The Africa Biodiversity Collaborative Group (ABCG) has been engaging the local community in Uganda’s Albertine rift region of Hoima and Masindi District’s in building their capacity to conserve freshwater resources and improving sanitation and hygiene. ABCG through implementing member, the Jane Goodall Institute, has been developing innovations that seek to restore water sources and improve water supply in this region.
Working closely with the local government and key stakeholders of these districts, the Jane Goodall Institute supported development and enactment, in September 2018, of the water, sanitation, and hygiene (WASH) by-laws. These by-laws provide guidelines to the community on how to carry out their activities in ways that will improve their health status as well as strengthen environment conservation.
Here are six keys factors to consider when working on integrating freshwater resources conservation and WASH for influencing policy and attain greater results.
- Get your facts and data: Conducting a baseline to show the level of hygiene and sanitation status within communities is necessary in order to know what measures are required, where, by whom, and what would be most effective with the available resources.
- Get buy in: Its critical to work together with the community members, the local government and all other stakeholders in the implementation of FW-WASH activities as they are custodians of natural resources. Without their commitment, interventions are bound to fail.
- Engage with your stakeholders: It’s not only sufficient to get buy-in, but regular consultative meetings with the communities and local leaders are necessary in the development of any recommendations and policies. Grassroots meetings and radio shows, as those conducted in the project, are necessary in providing inputs and feedback on recommendations and any policy intervention.
- Create awareness and educate: Develop education awareness materials on sanitation and hygiene that can be used by the community members, schools, and other target stakeholders on the recommended behavior change.
- Test: Initiatives to evaluate measures such a knowledge, attitude, and practices of pupils and community members on WASH related issues should be conducted to test effectiveness of the approach. These are important to show which interventions are yielding results and which are not. When rolled out in this project for example, it emphasized the need for increasing latrine coverage, hand washing, and maintenance of existing water sources, both outside and in the forest.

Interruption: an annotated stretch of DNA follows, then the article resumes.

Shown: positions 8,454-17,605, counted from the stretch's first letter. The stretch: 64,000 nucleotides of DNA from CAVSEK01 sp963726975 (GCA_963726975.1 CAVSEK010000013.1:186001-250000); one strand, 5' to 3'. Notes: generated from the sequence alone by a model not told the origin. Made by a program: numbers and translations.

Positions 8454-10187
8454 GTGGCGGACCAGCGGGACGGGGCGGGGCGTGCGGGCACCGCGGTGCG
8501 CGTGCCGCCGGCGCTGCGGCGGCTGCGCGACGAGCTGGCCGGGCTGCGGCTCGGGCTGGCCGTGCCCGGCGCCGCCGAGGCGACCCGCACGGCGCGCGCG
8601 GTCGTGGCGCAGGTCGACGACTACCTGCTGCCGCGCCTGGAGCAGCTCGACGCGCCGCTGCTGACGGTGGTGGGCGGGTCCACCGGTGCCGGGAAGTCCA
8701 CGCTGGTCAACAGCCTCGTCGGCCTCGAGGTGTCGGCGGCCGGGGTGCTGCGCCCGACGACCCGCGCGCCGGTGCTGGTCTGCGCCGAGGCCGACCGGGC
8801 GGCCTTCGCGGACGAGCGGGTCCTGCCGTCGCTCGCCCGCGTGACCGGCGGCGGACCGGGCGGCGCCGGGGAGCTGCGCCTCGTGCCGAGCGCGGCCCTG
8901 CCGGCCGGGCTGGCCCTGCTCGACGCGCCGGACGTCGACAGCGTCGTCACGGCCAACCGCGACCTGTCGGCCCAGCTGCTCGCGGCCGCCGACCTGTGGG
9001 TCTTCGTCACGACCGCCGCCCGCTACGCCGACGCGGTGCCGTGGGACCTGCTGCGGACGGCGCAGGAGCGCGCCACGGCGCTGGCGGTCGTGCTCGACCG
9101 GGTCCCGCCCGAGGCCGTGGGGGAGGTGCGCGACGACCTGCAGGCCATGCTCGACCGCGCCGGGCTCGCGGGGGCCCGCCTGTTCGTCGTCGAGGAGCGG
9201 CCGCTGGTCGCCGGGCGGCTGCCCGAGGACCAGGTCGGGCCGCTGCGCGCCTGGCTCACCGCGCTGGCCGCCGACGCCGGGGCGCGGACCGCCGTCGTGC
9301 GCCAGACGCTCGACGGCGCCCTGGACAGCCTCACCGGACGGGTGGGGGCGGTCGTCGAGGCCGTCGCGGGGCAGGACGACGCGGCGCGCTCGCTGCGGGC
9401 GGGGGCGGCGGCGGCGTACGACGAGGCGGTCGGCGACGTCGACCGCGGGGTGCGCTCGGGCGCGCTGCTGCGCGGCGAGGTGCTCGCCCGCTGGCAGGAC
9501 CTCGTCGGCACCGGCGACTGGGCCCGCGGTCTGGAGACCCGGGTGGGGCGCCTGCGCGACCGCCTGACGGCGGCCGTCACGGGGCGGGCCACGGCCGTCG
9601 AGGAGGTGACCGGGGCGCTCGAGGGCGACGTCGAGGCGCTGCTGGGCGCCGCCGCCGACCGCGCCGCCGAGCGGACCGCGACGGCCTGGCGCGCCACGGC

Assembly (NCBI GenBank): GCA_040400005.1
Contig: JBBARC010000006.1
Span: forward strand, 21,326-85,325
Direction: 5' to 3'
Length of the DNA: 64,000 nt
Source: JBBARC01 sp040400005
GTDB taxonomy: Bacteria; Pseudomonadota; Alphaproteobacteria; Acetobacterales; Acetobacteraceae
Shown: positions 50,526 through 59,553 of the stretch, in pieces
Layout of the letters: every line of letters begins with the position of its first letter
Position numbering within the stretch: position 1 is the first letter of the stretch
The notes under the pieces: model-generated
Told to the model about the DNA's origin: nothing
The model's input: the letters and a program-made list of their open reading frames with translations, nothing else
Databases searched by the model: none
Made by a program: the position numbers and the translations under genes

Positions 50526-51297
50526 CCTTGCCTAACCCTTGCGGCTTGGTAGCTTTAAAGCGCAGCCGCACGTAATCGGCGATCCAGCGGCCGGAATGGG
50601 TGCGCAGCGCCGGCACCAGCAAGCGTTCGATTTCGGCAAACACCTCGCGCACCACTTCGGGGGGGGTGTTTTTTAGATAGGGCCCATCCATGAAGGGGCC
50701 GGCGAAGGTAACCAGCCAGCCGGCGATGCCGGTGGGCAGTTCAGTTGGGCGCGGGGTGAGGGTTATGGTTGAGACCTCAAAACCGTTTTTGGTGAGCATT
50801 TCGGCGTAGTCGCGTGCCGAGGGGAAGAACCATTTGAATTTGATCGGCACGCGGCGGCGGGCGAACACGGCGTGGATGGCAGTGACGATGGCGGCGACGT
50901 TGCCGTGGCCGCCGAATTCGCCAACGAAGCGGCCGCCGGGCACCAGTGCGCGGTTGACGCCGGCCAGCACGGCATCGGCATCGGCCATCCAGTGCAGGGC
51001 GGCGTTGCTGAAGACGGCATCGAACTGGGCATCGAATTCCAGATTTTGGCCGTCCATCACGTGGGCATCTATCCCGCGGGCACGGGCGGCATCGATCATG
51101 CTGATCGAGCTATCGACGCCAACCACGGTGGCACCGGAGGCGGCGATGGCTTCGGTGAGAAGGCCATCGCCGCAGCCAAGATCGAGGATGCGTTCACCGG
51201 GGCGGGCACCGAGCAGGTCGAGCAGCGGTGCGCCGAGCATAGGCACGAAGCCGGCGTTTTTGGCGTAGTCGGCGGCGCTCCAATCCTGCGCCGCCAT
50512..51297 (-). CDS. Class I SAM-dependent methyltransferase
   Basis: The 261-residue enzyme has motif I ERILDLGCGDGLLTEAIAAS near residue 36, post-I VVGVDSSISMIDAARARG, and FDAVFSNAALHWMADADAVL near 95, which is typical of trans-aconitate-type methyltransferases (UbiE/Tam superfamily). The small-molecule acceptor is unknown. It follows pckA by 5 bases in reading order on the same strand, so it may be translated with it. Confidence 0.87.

- Advocate for smart policy: Interventions that seek to restore natural resources usually take a long time to show results. Developing a set of recommendations and policies that would need to be adopted by the communities would support to ensure that agreed interventions are adhered to and continue to be adopted by the current and future generations.
Other project activities include: renovation of protected springs, construction of community rain water harvest points, conserving water sources through tree planting and other measures, training of water management committees, and school/community sanitation campaigns. These activities contribute to the reduction of watershed degradation and pollution, thereby improving the health of freshwater ecosystems.
About ABCG Freshwater Conservation and WASH activities
ABCG is working to reduce watershed degradation and pollution to increase the health of watershed ecosystems and species by linking freshwater conservation, access and Water, Sanitation and Hygiene. Pilot projects in Uganda and South Africa, examine the effectiveness of implementing integrated development and conservation projects from a freshwater ecosystems perspective. Our activities are contributing to the conservation of freshwater ecosystems and improving efficient use of diminishing water resources due to climate change, that lead to increased access to potable water and improved human health.
Photo: Women from Siiba Village, Masindi Distict, Uganda collecting water from Siiba spring which was rehabilitated through ABCG project. Photo Credit: Brenda Mirembe, the Jane Goodall Institute.